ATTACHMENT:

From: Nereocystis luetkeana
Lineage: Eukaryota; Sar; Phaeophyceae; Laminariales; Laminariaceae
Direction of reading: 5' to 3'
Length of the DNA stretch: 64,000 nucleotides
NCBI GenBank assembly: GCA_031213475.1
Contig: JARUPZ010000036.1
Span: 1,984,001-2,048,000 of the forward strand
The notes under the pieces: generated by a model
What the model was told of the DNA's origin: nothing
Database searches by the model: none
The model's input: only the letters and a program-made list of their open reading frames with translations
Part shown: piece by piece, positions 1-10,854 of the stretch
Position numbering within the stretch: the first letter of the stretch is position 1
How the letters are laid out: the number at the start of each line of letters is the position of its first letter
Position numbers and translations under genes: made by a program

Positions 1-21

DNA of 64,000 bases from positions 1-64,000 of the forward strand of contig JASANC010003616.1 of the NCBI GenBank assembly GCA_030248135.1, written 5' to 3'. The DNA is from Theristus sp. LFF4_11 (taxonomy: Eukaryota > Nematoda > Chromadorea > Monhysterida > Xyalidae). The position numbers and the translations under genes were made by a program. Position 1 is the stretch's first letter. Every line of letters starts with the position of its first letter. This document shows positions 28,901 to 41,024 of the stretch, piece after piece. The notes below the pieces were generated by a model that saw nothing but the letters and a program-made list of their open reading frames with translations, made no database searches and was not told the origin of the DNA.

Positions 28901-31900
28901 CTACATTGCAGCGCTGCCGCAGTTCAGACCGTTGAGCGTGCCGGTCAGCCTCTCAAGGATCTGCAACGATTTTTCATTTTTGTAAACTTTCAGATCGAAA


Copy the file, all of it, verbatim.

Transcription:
From: Nereocystis luetkeana
Lineage: Eukaryota; Sar; Phaeophyceae; Laminariales; Laminariaceae
Direction of reading: 5' to 3'
Length of the DNA stretch: 64,000 nucleotides
NCBI GenBank assembly: GCA_031213475.1
Contig: JARUPZ010000036.1
Span: 1,984,001-2,048,000 of the forward strand
The notes under the pieces: generated by a model
What the model was told of the DNA's origin: nothing
Database searches by the model: none
The model's input: only the letters and a program-made list of their open reading frames with translations
Part shown: piece by piece, positions 1-10,854 of the stretch
Position numbering within the stretch: the first letter of the stretch is position 1
How the letters are laid out: the number at the start of each line of letters is the position of its first letter
Position numbers and translations under genes: made by a program

Positions 1-21

DNA of 64,000 bases from positions 1-64,000 of the forward strand of contig JASANC010003616.1 of the NCBI GenBank assembly GCA_030248135.1, written 5' to 3'. The DNA is from Theristus sp. LFF4_11 (taxonomy: Eukaryota > Nematoda > Chromadorea > Monhysterida > Xyalidae). The position numbers and the translations under genes were made by a program. Position 1 is the stretch's first letter. Every line of letters starts with the position of its first letter. This document shows positions 28,901 to 41,024 of the stretch, piece after piece. The notes below the pieces were generated by a model that saw nothing but the letters and a program-made list of their open reading frames with translations, made no database searches and was not told the origin of the DNA.

Positions 28901-31900
28901 CTACATTGCAGCGCTGCCGCAGTTCAGACCGTTGAGCGTGCCGGTCAGCCTCTCAAGGATCTGCAACGATTTTTCATTTTTGTAAACTTTCAGATCGAAA